The Dwarves are one of the earliest developed traits in the game. If you get the first 2 Saga boxes, the Khazad-Dûm Deluxe expansion, and the Return to Mirkwood Adventure Pack, you can already build a pretty solid deck. however, because they got developed so early on, their content has decreased as the game moved to focus on other traits. Only recently have the Dwarves reappeared to use their axes against their enemies.
Who are the Dwarves?
The game has all 7 houses of the Dwarves under one trait. Most of these are Longbeards (Durin’s Folk), but some Dwarves from the Ered Luin might be from other families. The only named Dwarf from another house is Brok Ironfist. But let’s not mention him again.
As mentioned the Dwarves are available early in the life of the game, the following expansions feature Dwarves and their toys:
- Core Set
- Over Hill and Under Hill
- On the Doorstep
- The Treason of Saruman
- Conflict at the Carrock
- Return to Mirkwood
- Dwarrowdelf cycle
- The Morgul Vale
- The Dunland Trap
- Across the Ettenmoors
- Flight of the Stormcaller
- Temple of the Deceived
- The Drowned Ruins
- The Sands of Harad
- The Mumakil
The Dwarves are very versatile in that they originate from all 4 spheres of influence. All spheres have enough heroes for a fully fletched mono-sphere Dwarf deck. However, this is not how you should play Dwarves. Just the fact that Narvi’s Belt exists is enough reason to believe that the Dwarves should be combined from across multiple, or even all, spheres. There is no real difference the synergy between the Dwarves from different spheres. Only the main traits of each sphere are amplified for the Dwarves. Nori allows threat reduction for Dwarves in Spirit. Legacy of Durin allows for Card draw in Lore. Erebor Battlemaster will bring the attack strength of the Dwarves for Tactics. And Thorin Oakenshield allows for resource acceleration in Leadership. Combine all of this in one, and you have yourself a very powerful archetype rolled into a single, bearded deck.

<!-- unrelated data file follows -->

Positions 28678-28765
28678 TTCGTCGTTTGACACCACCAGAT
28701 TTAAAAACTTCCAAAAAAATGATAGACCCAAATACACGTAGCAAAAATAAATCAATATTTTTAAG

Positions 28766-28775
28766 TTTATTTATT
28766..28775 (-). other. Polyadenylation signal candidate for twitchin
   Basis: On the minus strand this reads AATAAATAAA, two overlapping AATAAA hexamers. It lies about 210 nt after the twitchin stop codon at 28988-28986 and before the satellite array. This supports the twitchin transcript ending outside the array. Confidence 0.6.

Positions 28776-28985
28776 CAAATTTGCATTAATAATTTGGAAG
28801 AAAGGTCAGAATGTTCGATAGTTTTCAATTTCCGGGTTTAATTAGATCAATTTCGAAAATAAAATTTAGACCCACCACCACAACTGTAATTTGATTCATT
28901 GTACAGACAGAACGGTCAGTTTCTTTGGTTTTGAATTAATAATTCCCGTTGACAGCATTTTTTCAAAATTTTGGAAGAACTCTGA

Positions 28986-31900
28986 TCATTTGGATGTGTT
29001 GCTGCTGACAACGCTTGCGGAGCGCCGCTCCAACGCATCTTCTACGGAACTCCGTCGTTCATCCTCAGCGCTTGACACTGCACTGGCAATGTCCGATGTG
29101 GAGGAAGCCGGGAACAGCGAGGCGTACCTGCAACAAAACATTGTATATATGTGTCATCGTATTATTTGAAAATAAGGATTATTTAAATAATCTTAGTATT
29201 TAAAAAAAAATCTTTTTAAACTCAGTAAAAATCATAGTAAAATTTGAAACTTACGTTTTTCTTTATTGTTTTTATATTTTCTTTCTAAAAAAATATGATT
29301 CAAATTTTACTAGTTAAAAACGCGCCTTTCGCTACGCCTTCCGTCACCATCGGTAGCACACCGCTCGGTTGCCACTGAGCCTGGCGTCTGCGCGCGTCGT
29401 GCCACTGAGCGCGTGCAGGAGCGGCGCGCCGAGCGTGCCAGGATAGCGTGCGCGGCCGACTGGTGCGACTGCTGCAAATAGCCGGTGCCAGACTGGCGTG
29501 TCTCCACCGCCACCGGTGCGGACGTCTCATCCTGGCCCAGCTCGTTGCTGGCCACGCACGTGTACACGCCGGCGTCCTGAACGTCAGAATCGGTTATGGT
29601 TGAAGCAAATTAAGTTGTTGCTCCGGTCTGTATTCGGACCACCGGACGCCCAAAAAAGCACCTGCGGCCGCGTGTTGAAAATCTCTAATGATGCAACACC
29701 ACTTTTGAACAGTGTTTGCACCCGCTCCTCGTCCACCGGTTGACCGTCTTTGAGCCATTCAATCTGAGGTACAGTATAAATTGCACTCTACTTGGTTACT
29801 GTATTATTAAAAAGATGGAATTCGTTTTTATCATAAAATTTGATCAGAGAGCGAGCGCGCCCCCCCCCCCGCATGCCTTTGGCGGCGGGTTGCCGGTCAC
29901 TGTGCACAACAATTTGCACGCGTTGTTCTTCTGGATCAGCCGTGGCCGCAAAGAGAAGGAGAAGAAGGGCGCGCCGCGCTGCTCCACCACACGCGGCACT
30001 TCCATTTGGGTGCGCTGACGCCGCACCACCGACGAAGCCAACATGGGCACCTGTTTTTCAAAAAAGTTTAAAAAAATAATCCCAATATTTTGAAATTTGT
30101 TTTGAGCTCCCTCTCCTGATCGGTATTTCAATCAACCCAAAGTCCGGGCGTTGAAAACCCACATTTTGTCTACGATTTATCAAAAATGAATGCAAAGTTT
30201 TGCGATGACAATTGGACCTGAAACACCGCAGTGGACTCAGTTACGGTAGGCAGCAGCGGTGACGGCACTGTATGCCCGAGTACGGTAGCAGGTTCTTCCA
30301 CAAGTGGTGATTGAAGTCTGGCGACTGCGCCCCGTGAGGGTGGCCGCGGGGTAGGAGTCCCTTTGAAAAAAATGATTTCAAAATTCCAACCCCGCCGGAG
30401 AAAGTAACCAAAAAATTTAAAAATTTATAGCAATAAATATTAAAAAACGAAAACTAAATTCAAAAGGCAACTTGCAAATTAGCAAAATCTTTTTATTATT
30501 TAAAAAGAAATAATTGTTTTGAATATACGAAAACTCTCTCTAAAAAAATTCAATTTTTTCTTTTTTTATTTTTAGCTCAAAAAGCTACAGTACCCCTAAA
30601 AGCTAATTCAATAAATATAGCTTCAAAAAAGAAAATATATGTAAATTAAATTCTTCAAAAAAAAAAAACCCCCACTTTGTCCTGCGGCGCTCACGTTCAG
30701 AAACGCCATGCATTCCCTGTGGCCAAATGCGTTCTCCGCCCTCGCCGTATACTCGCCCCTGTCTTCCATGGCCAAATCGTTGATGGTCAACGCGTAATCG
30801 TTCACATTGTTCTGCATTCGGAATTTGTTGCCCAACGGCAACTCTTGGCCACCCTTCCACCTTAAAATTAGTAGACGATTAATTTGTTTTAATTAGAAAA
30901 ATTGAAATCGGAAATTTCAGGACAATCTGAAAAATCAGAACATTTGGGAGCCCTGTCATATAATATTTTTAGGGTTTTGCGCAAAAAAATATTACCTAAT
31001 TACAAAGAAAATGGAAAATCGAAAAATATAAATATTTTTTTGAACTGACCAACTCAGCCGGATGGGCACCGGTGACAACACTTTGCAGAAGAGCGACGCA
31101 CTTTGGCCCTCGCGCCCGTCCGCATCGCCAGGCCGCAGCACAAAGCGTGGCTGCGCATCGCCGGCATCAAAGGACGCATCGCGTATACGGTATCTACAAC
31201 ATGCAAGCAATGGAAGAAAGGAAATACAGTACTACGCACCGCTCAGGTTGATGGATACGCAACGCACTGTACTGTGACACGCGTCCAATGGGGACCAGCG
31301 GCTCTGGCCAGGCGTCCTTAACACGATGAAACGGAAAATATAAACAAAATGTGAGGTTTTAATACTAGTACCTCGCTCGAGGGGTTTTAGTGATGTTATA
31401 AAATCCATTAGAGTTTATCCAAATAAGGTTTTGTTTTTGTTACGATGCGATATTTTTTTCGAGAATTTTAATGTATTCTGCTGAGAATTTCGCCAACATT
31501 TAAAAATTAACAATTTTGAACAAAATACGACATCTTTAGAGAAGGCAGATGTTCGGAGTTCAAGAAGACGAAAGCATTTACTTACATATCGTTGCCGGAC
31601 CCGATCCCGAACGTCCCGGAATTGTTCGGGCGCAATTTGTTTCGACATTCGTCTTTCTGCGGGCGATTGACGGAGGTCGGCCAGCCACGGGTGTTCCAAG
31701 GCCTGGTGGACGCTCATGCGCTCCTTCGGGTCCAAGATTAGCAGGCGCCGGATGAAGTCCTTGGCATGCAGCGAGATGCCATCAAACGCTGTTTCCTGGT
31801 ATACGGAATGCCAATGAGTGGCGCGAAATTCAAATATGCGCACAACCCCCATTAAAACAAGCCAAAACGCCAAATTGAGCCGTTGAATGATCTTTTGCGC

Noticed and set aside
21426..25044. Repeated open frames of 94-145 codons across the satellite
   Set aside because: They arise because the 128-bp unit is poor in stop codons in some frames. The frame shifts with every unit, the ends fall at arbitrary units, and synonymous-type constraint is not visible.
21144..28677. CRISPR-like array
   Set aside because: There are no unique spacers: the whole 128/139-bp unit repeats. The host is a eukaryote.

The one sphere that I would definitely include in your Dwarf decks, is Leadership. Attachments like Narvi’s Belt and effects like Lure of Moria can be quite important to your strategy. But it is not needed, a Mono-Tactics Dwarven Armory deck can also be built, pumping out attachments and weapons on heroes across the board.
The early days of the Dwarves revolved around getting 5 or more Dwarves on the table to allow extra abilities on heroes and unique allies. This can be seen in cards like Hero Bombur, Thorin, and ally Gloin. This synergy can even be achieved during setup in quests like Trouble in Tharbad and the Nin-in-Eilph, where you have an additional Dwarf objective ally from the beginning. Run Bombur as a defender in your deck et voila, 5 Dwarves. Because this strategy was considered too easy, and Dwarf decks were seen as overpowered, and “no fun to play”, Dwarves were not frequently used for a couple of years.